In an office design with shorter dividing walls between workstations (or none at all), employees benefit from access to rooms where they can make a private phone call, have a quick conversation with a colleague, schedule time for lactation needs for parents of infants, or reduce sensory input for neurodivergent employees. Some best achieve focus through physical isolation and the removal of distractions caused by other people. However, silently working independently near someone else, aka body doubling, can be the key to greater focus for other employees. Storage and filing banks or strategically placed office plants can create demarcations between workstation areas to diminish excessive distraction while remaining visually open and reaping the benefits of coworking.


In spaces designed with more privacy, isolation can be combated through collaboration spaces, communal tables, and meeting rooms intended for intentional and unintentional meaningful interactions. One of the most strategic tools at your disposal is your coffee station. Coffee stations placed between departments that work together have been found to increase communication and collaboration. However, teams that require more robust internal communication, focus, and less distraction benefit from a coffee station placed in the middle of their own work area.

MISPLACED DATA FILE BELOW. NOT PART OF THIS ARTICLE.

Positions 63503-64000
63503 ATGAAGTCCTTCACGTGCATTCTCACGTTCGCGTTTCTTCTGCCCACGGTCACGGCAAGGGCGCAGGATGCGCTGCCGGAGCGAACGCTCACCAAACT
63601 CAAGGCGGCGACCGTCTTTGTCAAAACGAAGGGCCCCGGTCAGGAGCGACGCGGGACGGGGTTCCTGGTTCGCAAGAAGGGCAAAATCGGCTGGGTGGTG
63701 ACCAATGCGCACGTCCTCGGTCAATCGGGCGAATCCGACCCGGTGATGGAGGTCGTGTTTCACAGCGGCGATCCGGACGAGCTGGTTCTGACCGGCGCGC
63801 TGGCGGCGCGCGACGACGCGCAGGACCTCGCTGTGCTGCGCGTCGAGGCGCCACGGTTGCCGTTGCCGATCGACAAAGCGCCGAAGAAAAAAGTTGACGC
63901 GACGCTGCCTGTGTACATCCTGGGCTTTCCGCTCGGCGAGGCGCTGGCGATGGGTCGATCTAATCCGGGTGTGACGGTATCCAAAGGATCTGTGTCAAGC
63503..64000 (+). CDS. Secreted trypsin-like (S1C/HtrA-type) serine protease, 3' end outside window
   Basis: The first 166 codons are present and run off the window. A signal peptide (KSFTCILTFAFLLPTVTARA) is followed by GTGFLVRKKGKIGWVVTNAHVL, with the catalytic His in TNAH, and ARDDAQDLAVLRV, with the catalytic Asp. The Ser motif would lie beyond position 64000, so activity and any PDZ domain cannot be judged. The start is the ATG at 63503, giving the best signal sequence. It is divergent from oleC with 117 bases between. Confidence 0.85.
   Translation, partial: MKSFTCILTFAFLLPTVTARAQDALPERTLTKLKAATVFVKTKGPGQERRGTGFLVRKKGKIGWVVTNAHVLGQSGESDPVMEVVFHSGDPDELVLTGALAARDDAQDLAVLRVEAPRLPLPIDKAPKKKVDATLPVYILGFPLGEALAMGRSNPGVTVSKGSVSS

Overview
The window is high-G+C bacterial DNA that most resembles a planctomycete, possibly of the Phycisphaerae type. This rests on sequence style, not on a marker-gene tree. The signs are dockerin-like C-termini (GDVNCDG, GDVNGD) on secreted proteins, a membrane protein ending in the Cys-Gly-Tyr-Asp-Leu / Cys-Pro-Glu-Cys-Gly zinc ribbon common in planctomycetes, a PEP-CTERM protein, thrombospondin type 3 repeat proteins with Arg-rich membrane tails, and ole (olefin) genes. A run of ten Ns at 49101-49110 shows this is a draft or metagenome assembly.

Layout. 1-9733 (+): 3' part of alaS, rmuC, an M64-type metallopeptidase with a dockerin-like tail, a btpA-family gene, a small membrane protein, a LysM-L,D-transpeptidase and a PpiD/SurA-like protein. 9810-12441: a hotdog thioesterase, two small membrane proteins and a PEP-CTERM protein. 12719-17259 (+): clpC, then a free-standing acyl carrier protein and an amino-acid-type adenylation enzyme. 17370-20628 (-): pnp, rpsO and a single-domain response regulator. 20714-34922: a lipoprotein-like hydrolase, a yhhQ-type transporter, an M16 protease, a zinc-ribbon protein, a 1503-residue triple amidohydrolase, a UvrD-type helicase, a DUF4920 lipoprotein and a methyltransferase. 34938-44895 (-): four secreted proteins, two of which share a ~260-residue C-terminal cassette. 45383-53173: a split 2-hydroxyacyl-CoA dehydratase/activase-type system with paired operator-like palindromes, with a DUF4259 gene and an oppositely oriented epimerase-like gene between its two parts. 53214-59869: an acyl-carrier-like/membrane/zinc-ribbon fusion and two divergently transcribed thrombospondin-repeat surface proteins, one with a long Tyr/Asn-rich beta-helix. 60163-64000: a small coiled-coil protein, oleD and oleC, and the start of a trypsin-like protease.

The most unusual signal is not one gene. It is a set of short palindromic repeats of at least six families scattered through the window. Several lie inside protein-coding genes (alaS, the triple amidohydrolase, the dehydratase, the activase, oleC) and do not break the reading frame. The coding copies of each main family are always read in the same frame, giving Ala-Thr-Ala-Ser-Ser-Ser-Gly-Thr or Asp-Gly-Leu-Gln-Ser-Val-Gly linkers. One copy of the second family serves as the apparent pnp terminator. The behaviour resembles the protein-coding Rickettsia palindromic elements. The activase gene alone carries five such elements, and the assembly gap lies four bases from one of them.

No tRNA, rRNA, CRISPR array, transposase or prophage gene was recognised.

10 Helpful Workstation Design Questions

  1. Number of cubicles: How many individuals do you need to accommodate?

  2. Height of panels: What level of privacy are you trying to achieve compared to a more collaborative or open environment?

    • 85” and up: Office-like, very private. Consider glass on top to help spread light to the center of the building.

    • 53” to 67”: Seated-height privacy, more heads-down work

    • 39” to 47”: Visually open and more collaborative. 39” cubicles near windows typically allow natural light to spread to the center of the office. 

    • 32” to 39”: Typically used at windows or for transaction counters in a reception area.

  3. Shape/size of cubicles: Do you have specific shape and space requirements for the size of each cubicle?

  4. Uniformity: Will all cubicles be the same, or do you need to account for any special type of workstations or sizes?

  5. Layout: Is there any necessity for deviating from the standard window-facing direction employees typically face?

  6. Work surfaces: What requirements do you have for work surfaces?

  7. Filing: How much filing space is required per desk and/or department?

  8. Storage: What types and quantity of storage are required for each workstation and/or department?

  9. Electrical: Will these cubicles require electricity? If so, what electrical devices do you need to account for, and where will the electricity be sourced from (wall, ceiling, floor)?

  10. Ergonomics: Will employees be able to do their work without causing harm to their bodies over time?

    • Height-adjustable workstations: Improve employee overall health, engagement, and productivity

    • Anti-fatigue mats: Improve the height-adjustable workstation experience by reducing stress on the body

    • Keyboard trays: Increase access to the work area, especially for narrow workstations

    • Monitor arms: Improve ergonomic seating position and increase workstation space

    • Lighting: Particularly important in high-panel cubicles with overhead storage

    • Paper management trays and hanging accessories: Increase work surface area


Leave a Comment

Your comment has been sent.